The famous melting pot of “America” has not actually melted into a new culture, however. In spite of the high-minded words like “all men created equal”, and a conceited notion that opportunity exists for all (who have the gumption to compete and dominate the competition), the reality is that our dysfunctional cultural aspiration is anarchy - as seen clearly these days, “Nobody can tell ME what to do!” Fierce independence. Yet nobody is actually capable of true independence, nor would anybody want it if they had it. It’s a narcissistic delusion. That also explains the cult of Trump.

Money, greed, and hatred are natural expressions of such a culture (or more accurately, non-culture).


You never change things by fighting the existing reality.
To change something, build a new model that makes the old model obsolete.
R. Buckminster Fuller
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I put this here instead of under an environmental topic because it is a model for the kind of culture we should aspire to.

At ease, disease... thar's fungus amongus!


You never change things by fighting the existing reality.
To change something, build a new model that makes the old model obsolete.
R. Buckminster Fuller
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[Linked Image from newyorkupstate.com]
This reminds me of something, but cant quite place it! grin

TAT

Dont underestimate the power and reach of fungi. The weather here has spawned a very prolific crop of giant puffballs around here, and am experimenting with ways of preserving them for winter use. They are very favorful and very abundant, and have no dangerous look-alikes.

Fungi have been selected to feed on oil spills, and toxic wastes, and show great potential for environmental cleanups.


There's nothing wrong with thinking
Except that it's lonesome work
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Looks like a real fun guy. How ya been, Taters?


You never change things by fighting the existing reality.
To change something, build a new model that makes the old model obsolete.
R. Buckminster Fuller
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More like Tatters.
I find it painful to try to sit down and write when I have to consider all the grave situations in the political sphere.
Fortunately I have enough personal infrastructure action items t
o keep me busy enough to blot out too much doom-saying, New driveway, garage slab repairs, landscaping, new garage roof, brought out all of the tools including compressor for nail guns, hammer drill, and oxyacetylene torch. Not to mention fighting off climate change threats to routine veggie gardening.

Fungi have been particularly problematic with very moist summer. I guess I shouldn't complain with all those folks out West with severe droughts. All Norway Maple were denuded from Maple spot disease, but didnt effect Red Maples. Fusarium took out whole 4x8 raised bed of basil, after fortunately a huge early harvest. Cuke beetles killed all the cuke plants by infecting them with a bacterial systemic wilt, and a later fungal wilt cut the tomato season short.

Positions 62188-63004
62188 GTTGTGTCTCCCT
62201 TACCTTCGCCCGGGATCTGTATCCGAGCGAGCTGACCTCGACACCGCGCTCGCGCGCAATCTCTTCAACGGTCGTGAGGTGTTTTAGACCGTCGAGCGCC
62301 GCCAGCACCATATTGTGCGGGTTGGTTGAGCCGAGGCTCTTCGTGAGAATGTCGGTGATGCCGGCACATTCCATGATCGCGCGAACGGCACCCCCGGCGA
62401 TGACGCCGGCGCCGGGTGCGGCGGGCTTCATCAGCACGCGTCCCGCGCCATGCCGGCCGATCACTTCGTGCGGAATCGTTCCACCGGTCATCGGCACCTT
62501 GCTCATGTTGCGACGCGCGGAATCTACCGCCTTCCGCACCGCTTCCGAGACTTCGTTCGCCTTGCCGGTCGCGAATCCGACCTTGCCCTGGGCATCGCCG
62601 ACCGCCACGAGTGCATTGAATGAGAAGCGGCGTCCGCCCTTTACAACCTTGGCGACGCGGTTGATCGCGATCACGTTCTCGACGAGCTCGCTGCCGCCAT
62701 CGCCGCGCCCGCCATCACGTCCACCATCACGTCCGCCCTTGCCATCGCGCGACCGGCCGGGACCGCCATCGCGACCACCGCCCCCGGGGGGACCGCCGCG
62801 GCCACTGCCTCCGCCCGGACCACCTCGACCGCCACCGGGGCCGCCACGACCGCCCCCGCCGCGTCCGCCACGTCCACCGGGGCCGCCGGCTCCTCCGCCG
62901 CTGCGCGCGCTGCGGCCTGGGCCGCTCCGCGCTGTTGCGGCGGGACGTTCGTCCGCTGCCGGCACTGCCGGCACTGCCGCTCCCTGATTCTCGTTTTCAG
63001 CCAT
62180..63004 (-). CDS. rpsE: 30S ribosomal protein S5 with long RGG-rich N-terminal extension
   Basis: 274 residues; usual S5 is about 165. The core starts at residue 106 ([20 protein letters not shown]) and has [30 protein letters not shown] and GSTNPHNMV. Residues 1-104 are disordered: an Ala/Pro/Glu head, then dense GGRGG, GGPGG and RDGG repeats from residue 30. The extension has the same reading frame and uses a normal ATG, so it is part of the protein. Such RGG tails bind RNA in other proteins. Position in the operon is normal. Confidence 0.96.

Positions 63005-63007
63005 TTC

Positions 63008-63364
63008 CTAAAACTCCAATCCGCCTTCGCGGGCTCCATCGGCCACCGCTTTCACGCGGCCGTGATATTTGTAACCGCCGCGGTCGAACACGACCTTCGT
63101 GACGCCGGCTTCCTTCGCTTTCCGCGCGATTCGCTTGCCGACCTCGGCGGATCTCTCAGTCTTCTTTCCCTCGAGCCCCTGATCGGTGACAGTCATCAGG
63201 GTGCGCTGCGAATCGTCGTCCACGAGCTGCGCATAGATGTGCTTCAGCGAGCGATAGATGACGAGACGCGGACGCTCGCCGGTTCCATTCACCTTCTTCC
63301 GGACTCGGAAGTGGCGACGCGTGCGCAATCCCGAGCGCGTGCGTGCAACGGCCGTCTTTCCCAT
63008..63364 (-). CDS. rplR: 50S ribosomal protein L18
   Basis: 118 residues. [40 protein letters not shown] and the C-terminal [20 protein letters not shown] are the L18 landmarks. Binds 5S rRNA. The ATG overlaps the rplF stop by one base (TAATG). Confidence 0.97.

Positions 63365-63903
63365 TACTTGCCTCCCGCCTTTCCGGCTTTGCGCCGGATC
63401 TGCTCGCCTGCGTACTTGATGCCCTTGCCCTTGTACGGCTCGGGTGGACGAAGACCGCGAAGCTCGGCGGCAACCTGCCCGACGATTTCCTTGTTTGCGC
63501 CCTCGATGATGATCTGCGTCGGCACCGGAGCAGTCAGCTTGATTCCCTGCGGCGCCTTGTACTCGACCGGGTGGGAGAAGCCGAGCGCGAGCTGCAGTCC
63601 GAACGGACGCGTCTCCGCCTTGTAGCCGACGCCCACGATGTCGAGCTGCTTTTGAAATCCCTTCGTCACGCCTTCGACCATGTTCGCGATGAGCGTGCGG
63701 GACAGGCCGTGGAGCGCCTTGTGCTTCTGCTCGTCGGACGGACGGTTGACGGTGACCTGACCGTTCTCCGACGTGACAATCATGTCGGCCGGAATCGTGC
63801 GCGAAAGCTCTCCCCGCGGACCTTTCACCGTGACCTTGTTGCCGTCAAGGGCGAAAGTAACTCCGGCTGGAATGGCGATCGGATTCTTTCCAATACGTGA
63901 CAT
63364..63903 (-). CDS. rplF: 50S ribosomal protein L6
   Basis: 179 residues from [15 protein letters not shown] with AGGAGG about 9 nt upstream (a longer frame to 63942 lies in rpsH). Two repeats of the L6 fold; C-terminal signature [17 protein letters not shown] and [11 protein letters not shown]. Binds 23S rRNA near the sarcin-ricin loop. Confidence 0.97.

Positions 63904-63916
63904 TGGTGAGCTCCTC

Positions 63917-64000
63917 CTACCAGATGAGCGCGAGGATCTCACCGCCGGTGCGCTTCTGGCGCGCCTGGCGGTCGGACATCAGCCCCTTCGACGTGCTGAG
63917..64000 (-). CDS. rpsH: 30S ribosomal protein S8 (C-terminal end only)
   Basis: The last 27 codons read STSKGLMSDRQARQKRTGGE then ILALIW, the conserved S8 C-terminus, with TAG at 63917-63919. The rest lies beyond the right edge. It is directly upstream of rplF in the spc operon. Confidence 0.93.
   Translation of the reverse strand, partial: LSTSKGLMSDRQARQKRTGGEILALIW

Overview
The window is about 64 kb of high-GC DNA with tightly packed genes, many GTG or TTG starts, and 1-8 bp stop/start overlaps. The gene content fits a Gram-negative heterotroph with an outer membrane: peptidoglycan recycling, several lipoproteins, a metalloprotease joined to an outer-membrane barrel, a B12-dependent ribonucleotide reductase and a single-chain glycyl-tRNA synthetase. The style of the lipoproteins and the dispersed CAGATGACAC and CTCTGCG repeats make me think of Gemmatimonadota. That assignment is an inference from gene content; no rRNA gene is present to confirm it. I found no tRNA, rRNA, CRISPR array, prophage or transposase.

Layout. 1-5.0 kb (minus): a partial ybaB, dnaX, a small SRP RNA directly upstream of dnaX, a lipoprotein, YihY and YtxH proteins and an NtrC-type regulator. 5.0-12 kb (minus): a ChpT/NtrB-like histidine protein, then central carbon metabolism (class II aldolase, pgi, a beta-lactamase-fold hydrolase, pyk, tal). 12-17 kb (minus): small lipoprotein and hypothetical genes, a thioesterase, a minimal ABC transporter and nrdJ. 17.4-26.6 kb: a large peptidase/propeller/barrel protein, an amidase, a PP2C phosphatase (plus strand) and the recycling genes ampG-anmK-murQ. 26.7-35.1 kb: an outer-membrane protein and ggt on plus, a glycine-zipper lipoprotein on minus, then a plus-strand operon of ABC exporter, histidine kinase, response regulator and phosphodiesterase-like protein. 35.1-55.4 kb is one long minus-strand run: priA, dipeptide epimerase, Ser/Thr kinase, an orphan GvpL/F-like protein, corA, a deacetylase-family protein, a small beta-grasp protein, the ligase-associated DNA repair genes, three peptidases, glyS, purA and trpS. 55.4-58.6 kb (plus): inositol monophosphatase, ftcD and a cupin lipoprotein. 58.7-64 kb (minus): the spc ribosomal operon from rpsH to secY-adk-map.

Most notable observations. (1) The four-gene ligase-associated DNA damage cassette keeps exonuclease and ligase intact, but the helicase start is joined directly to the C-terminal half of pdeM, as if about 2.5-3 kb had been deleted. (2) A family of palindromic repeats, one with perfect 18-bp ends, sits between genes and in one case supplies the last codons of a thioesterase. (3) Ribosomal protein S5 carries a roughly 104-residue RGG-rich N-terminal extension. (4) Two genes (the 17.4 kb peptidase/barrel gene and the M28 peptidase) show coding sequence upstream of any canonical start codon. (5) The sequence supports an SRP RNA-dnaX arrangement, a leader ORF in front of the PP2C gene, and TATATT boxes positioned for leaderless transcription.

And, the new enthusiastic weeds were remarkable, in that they included giant sunflowers and black walnuts, complementary from squirrel plantings. Japanese lantern plants have taken over a fallow bed, and another enthusiastically growing weed caught my attention. It was/is White Goosefoot which is a near relative of other Pigweeds notably the Palmer Amaranth that has been getting lots of press in agriculture circles as the most dangerous weed threat to commercial agriculture. This is due to its remarkable and growing resistance to herbicides, making it the star of the upcoming superweeds.

To avoid the accusation of thread off topicism, the Palmer Amaranth and most of the Pigweed family of plants were grown and harvested by Native Americans and worldwide, as they grow everywhere, and some tribes are trying to bring them back, as they can survive adverse growth conditions. Most remarkable is that the Palmer variety has evolved a rapid herbicide resistance metabolism, clearly with strong survival advantages. Im harvesting my goosefoot seeds just in case they become the only crop I can still grow.
We had better learn to eat this and like it!

Palmer amaranth, the king of weeds, cripples new herbicides

TAT

Last edited by TatumAH; 10/13/21 11:45 PM. Reason: Furrgot the Lynx

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Do you really need to harvest seeds? Any respectable weed should replant it's self. I'm finding the strangest things growing in my string bean pots, and those have hardware cloth around them to keep the ground squirrels at bay. They are so prolific I need a tiny electric fence around my raised beds, or they eat everything as soon as it sprouts.


We're flying electric helicopters on Mars yet you can't turn on your clothes dryer in Texas. That's because scientists are in charge of Mars, and Republicans are in charge of Texas.
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Human dominance of the natural order is not without its trials and tribulations.

Kshhhhh!

Relax, and have a home brew!


You never change things by fighting the existing reality.
To change something, build a new model that makes the old model obsolete.
R. Buckminster Fuller